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Building on the R&D exclusions

Building on the R&D exclusions

Ross Hocking, Stephen Barr, and David Gelb look at the recent ATO focus on R&D expenditure in relation to construction activity.

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As many taxpayers will no doubt be aware, there continues to be a steady increase in the number of reviews and audits conducted by AusIndustry, a division of the Department of Industry, Innovation and Science, and the Australian Taxation Office (ATO) in relation to the Research & Development (R&D) Tax Incentive. AusIndustry is the regulator responsible for considering whether claimed activities meet the eligibility criteria, whereas the ATO are responsible for determining whether the expenditure in respect of the claimed activities gives rise to a notional deduction for R&D.

One specific area of considerable focus by the ATO relates to expenditure claimed in respect of construction activities. It follows the release of Taxpayer Alert 2017/2 (TA 2017/2). The ATO’s concerns stem from the words of s 355-225(1)(a) of the Income Tax Assessment Act 1997 (Cth) (commonly referred to as the “building expenditure exclusion”), which broadly apply to deny a deduction for R&D expenditure where that expenditure is incurred to acquire or construct either:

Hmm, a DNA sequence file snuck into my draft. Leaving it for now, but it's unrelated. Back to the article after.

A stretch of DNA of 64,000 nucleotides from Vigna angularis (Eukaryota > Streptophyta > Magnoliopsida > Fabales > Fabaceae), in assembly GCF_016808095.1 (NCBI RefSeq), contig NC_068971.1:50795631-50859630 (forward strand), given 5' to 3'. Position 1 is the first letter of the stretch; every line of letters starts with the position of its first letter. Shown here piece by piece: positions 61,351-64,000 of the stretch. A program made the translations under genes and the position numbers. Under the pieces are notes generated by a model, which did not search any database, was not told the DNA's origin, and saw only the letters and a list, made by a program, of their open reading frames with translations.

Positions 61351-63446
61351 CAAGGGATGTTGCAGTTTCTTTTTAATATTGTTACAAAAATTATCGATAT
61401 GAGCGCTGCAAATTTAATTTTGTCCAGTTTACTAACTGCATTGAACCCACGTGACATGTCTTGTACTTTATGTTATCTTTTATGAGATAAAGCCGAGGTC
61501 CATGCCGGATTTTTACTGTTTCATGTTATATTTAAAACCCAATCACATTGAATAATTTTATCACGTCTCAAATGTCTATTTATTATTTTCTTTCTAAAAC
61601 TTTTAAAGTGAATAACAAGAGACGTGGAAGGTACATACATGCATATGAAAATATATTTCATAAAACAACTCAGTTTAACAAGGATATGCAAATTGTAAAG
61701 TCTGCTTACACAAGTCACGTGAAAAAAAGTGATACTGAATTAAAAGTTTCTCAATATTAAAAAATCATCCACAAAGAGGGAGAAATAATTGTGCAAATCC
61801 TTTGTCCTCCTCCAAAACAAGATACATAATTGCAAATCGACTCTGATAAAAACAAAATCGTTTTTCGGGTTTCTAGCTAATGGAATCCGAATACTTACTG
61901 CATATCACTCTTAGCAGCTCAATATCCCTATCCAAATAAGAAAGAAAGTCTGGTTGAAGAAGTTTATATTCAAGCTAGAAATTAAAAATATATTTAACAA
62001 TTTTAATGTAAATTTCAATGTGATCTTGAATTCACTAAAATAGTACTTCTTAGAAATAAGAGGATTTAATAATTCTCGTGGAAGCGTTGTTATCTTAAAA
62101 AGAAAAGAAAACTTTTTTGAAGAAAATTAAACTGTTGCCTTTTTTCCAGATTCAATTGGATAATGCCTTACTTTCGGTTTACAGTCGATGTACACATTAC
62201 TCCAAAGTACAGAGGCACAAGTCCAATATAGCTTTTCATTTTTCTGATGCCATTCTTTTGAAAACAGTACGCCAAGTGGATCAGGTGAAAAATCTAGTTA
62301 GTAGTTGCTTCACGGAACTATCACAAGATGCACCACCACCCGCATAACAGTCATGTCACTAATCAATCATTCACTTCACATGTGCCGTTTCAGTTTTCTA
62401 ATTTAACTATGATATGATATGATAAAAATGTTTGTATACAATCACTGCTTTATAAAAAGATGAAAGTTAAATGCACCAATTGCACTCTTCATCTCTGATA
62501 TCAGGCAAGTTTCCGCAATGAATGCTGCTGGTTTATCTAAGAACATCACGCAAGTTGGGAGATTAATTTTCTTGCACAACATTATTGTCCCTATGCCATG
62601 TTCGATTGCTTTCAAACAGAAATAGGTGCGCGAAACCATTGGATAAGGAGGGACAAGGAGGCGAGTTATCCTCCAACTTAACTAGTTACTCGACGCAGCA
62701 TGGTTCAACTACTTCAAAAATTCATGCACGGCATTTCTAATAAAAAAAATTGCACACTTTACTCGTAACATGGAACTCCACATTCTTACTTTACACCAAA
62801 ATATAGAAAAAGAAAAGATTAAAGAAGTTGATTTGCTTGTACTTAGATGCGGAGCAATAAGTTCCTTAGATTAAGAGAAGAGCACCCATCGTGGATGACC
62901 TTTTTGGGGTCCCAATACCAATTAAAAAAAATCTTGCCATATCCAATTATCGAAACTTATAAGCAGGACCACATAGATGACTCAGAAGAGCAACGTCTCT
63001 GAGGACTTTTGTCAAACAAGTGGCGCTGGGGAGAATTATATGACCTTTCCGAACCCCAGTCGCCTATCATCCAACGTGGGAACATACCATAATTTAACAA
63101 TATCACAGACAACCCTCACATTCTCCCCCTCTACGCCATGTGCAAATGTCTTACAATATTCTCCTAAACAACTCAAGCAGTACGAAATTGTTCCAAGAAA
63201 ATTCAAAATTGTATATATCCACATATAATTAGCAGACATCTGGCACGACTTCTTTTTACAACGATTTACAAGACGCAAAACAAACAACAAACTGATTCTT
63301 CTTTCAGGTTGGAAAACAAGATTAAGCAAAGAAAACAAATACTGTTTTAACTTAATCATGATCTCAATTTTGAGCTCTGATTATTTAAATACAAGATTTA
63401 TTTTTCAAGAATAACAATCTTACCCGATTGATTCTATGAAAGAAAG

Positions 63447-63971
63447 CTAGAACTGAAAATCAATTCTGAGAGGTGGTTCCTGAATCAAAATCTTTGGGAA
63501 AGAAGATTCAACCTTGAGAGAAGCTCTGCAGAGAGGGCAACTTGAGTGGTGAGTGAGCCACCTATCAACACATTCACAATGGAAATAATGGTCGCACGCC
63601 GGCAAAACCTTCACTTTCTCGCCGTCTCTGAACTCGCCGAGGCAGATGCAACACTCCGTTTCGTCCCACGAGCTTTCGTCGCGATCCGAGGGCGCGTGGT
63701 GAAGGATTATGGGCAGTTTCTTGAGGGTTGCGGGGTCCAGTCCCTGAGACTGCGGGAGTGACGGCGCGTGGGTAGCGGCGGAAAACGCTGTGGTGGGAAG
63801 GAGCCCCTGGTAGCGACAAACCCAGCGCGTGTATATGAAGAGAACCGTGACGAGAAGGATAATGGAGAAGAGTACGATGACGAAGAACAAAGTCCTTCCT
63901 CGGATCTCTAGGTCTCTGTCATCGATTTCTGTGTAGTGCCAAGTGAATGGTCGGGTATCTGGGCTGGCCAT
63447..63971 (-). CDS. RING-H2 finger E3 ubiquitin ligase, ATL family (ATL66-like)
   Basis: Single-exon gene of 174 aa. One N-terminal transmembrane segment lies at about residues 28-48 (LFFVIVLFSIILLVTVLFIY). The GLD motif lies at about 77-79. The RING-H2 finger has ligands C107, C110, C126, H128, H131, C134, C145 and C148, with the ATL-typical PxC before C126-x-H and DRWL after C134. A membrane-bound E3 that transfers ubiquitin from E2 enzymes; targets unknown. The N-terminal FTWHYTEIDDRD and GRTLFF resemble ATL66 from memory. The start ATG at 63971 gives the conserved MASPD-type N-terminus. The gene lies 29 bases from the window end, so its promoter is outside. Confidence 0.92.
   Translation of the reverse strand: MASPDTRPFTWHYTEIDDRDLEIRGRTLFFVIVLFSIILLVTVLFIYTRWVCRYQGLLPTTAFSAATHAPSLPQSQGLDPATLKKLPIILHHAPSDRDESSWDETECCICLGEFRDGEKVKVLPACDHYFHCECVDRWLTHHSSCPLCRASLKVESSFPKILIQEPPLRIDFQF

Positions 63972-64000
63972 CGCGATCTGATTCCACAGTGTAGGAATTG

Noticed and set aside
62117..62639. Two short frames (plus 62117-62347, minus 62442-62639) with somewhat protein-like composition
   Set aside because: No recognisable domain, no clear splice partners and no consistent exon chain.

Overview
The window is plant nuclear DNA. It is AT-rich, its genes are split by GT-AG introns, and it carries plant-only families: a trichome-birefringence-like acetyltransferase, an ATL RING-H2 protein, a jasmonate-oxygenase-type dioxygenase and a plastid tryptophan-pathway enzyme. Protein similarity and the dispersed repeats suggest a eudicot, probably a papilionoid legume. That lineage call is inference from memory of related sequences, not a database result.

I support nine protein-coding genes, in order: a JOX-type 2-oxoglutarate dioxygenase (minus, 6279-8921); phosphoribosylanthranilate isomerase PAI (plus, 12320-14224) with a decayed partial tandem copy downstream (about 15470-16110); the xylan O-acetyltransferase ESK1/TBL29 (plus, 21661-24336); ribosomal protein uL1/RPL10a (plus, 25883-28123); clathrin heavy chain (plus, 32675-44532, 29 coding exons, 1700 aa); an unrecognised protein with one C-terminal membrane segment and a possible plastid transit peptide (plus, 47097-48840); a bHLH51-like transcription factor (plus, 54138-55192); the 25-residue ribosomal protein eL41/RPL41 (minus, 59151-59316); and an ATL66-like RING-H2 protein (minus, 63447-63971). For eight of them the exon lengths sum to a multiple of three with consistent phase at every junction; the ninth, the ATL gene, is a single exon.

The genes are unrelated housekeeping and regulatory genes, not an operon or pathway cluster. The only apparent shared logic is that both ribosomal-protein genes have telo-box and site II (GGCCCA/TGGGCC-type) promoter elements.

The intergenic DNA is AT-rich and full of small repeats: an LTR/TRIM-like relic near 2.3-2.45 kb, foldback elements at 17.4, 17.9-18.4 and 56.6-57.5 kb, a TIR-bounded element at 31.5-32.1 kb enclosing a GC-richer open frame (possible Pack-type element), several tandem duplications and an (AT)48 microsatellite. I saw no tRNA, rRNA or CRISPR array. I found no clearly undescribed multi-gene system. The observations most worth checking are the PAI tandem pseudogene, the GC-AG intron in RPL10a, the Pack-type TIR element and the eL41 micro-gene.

• a building, or a part of a building; or
  • an extension, alteration or improvement to a building.

In our recent experience with the ATO, they have indicated that taxpayers should ensure that they have regard to the ordinary meaning of the term ‘building’ when considering deductions for R&D expenditure on construction activities. Similarly, where the activities registered by a taxpayer have a discernible connection to a particular building, this may indicate that the expenditure cannot be claimed due to the operation of the building expenditure exclusion.

Although the ATO has confirmed that claimed activities relating to construction activities must be registered by AusIndustry (provided that the taxpayer registers those activities and the claimed activities meet the eligibility criteria), this may result in a curious situation where a taxpayer may have eligible core R&D activities registered by AusIndustry but is unable to claim any deductions for R&D expenditure in respect of the activities.

The ATO has confirmed that they propose to issue some public guidance next year in relation to the building expenditure exclusion. However, given the increased focus on R&D expenditure claims, taxpayers should consider conducting a review of their historical and current R&D claims and reconsider the application of the provisions which deny deductions for particular categories of R&D expenditure (including in relation to the building expenditure exclusion).

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